Inside this first issue of Pacific Standard are stories about important developments in China, rural Ohio, Wall Street, and the comic book world — and that’s just for starters. We plan to bring this kind of depth and breadth to our coverage of provocative new ideas and innovative research in every issue, and online.
We’re also taking that mission a step further, with a unique new page at the back of the magazine called “Who Funded That?” The idea is as simple as it is important: let our readers know who paid for the research, data, and studies that underpin our articles. But like a lot of things that sound easy in principle, it turned out to be a lot more complicated in practice. Almost every fact required a judgment call. Should the list include the local bank that donated money to a group working to clean up marine litter, mentioned in our graphic on ocean gyres? (No, we decided.) When we cite a study produced by a nonprofit group, should we mention the sources of the group’s funding? (Yes.) What about ongoing research? If we mention that a pharmaceutical company is supporting a professor’s clinical trials, readers might suspect that funding will bias the results — but then again, it might not. So we settled on listing funding for completed, published studies — research that has led to a conclusion. We leave it to you then to decide if those conclusions might have been influenced by the funding that made them possible.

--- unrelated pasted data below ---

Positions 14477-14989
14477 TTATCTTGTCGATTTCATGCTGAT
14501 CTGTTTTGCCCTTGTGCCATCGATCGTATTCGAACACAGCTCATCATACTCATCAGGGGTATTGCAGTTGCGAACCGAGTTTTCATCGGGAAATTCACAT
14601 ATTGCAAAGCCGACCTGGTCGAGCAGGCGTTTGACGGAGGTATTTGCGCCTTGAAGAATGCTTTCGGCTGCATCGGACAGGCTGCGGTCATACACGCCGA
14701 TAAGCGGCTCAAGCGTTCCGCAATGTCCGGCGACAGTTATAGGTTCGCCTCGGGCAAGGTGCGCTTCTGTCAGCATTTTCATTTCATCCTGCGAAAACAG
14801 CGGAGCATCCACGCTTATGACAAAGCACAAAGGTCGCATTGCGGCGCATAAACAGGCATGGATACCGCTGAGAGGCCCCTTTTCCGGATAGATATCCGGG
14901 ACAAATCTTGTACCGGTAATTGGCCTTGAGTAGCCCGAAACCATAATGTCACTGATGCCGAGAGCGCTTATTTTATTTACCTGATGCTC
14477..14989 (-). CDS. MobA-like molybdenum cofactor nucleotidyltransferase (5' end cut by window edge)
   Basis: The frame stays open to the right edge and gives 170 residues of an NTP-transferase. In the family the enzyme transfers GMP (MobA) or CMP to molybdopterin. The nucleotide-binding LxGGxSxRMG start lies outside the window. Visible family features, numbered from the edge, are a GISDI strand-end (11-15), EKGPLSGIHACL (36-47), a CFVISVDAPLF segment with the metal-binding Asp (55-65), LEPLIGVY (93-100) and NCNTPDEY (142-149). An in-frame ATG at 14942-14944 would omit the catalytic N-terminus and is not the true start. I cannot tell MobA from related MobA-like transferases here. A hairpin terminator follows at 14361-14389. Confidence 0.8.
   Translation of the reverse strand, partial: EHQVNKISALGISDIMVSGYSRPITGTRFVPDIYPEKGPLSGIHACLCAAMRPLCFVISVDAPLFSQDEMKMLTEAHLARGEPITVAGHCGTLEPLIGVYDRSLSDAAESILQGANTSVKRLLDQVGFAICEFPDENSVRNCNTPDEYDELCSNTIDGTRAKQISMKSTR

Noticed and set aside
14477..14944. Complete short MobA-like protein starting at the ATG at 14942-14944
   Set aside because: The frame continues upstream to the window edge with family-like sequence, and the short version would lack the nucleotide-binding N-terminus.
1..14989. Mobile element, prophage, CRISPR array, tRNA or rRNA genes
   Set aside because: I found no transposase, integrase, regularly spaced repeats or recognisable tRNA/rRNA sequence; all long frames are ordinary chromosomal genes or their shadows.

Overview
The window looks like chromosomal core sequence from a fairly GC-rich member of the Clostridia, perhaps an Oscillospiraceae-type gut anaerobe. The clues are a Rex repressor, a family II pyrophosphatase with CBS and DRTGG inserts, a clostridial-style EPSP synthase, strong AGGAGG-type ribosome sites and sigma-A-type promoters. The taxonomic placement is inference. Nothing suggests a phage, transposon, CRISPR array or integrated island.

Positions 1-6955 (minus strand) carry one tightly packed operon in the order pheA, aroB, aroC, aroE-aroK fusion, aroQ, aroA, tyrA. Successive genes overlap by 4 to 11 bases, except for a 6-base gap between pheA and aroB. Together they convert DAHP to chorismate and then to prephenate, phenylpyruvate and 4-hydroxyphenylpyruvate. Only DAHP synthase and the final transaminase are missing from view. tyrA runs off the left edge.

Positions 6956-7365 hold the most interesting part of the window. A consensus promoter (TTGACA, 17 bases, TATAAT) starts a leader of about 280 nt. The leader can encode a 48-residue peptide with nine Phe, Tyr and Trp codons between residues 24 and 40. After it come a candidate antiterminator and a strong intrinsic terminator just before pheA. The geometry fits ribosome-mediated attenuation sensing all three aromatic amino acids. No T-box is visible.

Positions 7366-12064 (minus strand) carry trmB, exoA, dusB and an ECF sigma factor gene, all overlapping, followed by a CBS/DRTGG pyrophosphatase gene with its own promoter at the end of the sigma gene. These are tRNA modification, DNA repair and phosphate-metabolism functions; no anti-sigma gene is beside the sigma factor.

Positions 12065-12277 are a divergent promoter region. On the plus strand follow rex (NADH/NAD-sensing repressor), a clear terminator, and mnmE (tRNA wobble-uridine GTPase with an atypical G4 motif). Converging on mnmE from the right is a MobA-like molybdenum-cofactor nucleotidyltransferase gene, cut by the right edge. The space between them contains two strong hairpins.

Meanwhile, we’re introducing a number of new departments, including “Culture Lab,” where we see what research can tell us about pop culture; in this issue, staff writer Tom Jacobs looks at Thomas Kinkade’s über-popular artwork through an academic lens.
In “Obituary: Death of an Idea,” we inspect the research around a practice or notion that may have run its course — like marriage.
For our features, we turned to seasoned journalists and top academics. We sent former Los Angeles Times staff writer Susan Salter Reynolds to Ohio to report on how diabetes specialist Dr. Jay Shubrook is turning diabetes treatment on its head, and getting some impressive results. (Full disclosure: I knew Shubrook when we were both undergraduates at University of California, Santa Cruz — he was an innovative thinker back then, too!)
When we wanted deep background on why the Obama administration is talking about a “Pacific Century,” we went to Bruce Cumings, chair of the history department at the University of Chicago and an expert on the Pacific nations. And we asked Penn Law professor David Skeel to explain the maddening intricacies of the Martin Act — a 1920s law intended to protect investors from fraudulent practices by investment firms, subsequently twisted into a shield for those very firms. Skeel explains how cases before the courts could return the Martin Act to its intended use, with a seismic impact on the financial industry.
And we couldn’t resist sending Wired writer and irascible blogger Spencer Ackerman (his Twitter handle: @attackerman) to New York’s Comic Con to shadow Robin Rosenberg, a psychologist to the superheroes — and the people who dress like them.
Finally, we want to know what you want to know. What conventional wisdom are you questioning? How can we help? Write us, Like us, Tweet us — if we’re making you think about something new, we’re doing our job.